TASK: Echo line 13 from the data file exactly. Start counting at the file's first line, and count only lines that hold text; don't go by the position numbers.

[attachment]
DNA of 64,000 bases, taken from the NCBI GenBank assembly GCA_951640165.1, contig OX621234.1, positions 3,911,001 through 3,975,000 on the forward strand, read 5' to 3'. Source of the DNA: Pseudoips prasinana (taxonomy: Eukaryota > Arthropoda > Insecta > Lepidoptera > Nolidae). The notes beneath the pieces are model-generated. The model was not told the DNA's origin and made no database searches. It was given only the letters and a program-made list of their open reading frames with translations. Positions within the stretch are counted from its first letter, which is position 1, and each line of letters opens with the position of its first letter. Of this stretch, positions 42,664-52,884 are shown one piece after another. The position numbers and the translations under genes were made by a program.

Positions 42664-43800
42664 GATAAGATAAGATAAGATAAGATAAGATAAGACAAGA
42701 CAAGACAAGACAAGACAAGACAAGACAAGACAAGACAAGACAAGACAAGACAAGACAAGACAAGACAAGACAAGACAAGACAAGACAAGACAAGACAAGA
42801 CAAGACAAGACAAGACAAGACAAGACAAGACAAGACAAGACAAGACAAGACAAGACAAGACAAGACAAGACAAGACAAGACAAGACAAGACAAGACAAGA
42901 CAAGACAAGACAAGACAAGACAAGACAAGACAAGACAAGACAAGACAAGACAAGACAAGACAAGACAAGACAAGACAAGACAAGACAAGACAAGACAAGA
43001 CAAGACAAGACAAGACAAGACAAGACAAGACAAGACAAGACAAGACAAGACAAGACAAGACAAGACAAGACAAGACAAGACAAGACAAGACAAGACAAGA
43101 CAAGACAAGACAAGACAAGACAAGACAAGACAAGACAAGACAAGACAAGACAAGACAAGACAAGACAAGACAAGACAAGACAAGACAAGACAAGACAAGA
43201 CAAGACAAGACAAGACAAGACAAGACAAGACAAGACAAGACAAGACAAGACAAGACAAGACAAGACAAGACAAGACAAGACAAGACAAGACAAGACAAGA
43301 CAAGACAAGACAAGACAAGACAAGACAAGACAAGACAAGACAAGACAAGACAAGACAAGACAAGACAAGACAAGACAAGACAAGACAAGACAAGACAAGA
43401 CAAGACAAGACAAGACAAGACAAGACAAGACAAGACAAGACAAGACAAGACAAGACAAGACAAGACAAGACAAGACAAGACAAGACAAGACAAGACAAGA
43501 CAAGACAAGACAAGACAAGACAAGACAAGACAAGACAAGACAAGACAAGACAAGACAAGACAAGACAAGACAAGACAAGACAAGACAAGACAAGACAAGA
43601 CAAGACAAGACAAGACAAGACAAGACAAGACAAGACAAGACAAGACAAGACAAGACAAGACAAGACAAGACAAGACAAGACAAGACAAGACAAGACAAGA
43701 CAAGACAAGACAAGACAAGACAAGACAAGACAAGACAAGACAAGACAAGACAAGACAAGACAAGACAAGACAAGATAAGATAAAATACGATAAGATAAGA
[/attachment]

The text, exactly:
43601 CAAGACAAGACAAGACAAGACAAGACAAGACAAGACAAGACAAGACAAGACAAGACAAGACAAGACAAGACAAGACAAGACAAGACAAGACAAGACAAGA